This is one of my favourite Bordeaux Estates. The wines are lean, elegant, understated and perfectly balanced. I have never had a bad bottle: young or old. I’ve found in great years the wine is great, in tough years the wine exceeds expectations and is a bargain. The Domaine (not Chateau!) is 80 hectare split up as 65% Cabernet Sauvignon, 30% Merlot and 2.5% each of Cabernet Franc and Petit Verdot.
The home of the original Claret that the English fell in love with. Graves gets its name from the large amounts of gravel in the vineyard which gives a lighter, more aromatic style of Bordeaux. Although it is on the Left Bank it more often lines up with the Right Bank on vintage preferences. Graves is capable and often excels at making white wines from Sauvignon Blanc and Semillon. They are often barrel aged and live as long as any white in the world.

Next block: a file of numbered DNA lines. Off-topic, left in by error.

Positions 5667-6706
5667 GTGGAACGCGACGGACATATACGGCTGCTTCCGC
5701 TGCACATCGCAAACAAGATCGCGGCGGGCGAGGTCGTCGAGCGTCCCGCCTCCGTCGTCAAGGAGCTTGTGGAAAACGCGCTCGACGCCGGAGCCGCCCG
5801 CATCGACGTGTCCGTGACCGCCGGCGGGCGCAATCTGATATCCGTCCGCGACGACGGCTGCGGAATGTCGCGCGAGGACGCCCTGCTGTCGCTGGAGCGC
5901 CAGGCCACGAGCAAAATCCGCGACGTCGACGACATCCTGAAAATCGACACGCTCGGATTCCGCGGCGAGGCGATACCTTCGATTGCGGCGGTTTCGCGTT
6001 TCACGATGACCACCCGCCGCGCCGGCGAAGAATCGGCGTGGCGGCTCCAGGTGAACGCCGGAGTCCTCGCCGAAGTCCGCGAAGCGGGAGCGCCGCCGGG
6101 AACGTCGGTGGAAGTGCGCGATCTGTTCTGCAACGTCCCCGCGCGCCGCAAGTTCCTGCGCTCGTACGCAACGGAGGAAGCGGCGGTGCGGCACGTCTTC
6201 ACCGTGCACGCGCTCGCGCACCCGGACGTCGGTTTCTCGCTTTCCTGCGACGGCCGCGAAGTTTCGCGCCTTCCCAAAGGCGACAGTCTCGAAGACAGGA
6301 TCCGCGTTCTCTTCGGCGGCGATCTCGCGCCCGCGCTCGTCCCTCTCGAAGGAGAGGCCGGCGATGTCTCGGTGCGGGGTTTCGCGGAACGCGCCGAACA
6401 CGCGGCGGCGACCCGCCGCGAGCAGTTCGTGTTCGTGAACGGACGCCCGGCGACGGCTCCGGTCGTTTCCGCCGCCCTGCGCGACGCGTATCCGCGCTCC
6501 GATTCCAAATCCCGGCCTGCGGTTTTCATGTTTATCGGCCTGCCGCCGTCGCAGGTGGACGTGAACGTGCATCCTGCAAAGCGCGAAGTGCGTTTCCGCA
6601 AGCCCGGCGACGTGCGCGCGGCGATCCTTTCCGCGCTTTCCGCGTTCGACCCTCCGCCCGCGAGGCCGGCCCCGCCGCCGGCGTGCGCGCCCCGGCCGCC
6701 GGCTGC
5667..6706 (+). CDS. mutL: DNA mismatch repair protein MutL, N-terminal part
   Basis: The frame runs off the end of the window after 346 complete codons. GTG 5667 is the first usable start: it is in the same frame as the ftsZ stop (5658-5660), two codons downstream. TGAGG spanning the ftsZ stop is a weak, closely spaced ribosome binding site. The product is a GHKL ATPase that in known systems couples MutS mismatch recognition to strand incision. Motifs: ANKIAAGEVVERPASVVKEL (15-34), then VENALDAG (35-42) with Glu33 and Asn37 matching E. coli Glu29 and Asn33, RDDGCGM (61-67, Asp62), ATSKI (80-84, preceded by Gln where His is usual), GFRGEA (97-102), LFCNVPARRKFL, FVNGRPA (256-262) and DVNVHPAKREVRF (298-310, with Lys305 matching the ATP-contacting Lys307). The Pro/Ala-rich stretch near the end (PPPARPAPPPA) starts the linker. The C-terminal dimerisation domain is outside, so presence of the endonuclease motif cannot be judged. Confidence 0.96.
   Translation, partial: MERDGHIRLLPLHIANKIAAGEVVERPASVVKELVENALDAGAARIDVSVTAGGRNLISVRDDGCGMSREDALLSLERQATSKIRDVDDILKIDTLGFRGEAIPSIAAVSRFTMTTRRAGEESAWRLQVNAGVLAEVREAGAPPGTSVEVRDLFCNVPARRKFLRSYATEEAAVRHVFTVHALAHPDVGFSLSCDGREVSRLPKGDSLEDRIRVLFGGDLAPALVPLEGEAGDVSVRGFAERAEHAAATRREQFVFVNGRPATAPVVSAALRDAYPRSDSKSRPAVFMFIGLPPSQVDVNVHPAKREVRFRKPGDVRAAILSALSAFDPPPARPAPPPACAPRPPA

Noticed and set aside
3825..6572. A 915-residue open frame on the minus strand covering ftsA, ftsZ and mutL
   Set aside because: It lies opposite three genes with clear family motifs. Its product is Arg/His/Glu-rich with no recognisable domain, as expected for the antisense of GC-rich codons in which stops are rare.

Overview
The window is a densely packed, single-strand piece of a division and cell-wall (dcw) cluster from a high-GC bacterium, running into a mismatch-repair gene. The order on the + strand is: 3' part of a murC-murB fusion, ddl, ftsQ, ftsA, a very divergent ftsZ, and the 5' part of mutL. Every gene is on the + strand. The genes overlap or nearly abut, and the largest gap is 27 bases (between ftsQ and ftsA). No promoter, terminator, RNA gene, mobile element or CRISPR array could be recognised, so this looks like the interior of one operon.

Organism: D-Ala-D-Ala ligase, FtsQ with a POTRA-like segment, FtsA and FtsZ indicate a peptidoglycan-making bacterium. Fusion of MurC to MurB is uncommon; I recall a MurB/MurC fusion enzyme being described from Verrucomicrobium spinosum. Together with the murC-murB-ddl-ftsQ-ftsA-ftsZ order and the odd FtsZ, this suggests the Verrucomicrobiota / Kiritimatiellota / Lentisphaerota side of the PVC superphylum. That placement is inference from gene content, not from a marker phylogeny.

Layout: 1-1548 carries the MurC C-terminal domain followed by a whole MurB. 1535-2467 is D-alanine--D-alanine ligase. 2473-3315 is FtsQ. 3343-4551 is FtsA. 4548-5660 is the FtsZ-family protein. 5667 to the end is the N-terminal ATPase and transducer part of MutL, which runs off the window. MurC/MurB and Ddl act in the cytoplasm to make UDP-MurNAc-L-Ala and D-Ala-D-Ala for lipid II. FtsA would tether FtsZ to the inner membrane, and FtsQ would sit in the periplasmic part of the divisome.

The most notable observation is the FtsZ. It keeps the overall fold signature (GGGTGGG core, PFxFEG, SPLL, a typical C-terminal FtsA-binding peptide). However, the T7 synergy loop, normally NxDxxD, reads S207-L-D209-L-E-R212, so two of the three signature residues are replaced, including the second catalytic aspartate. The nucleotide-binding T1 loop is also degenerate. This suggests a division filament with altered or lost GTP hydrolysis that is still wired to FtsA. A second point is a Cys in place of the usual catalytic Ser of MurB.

Part of the larger Graves appellation that is the home of the original Claret that the English feel in love with. Pessac hosts most of the big names in the Graves appellation and is allowed to be named as a separate appellation.
The noble variety of Bordeaux’s left bank. Firm tannins, a streak of acidity and punctuated by flavours of cassis, violets, spice and leather. The best examples can age for the long term. Although Cabernet does often require blending with Merlot, Cabernet Franc or Shiraz to fix the hole it has in its middle palate.
It gets a tough time most of the places it is grown. But in Pomerol and Saint-Emilion Merlot not only dominates but makes some of the best wines in the world. Perfume, silky and plush. Cabernets Franc and Sauvignon season the wines with structure and acid but in some places, like Petrus, they are almost not needed.
A vintage of two extremes which counteracted each other and we ended up with one of the best vintages we’ve seen in a while.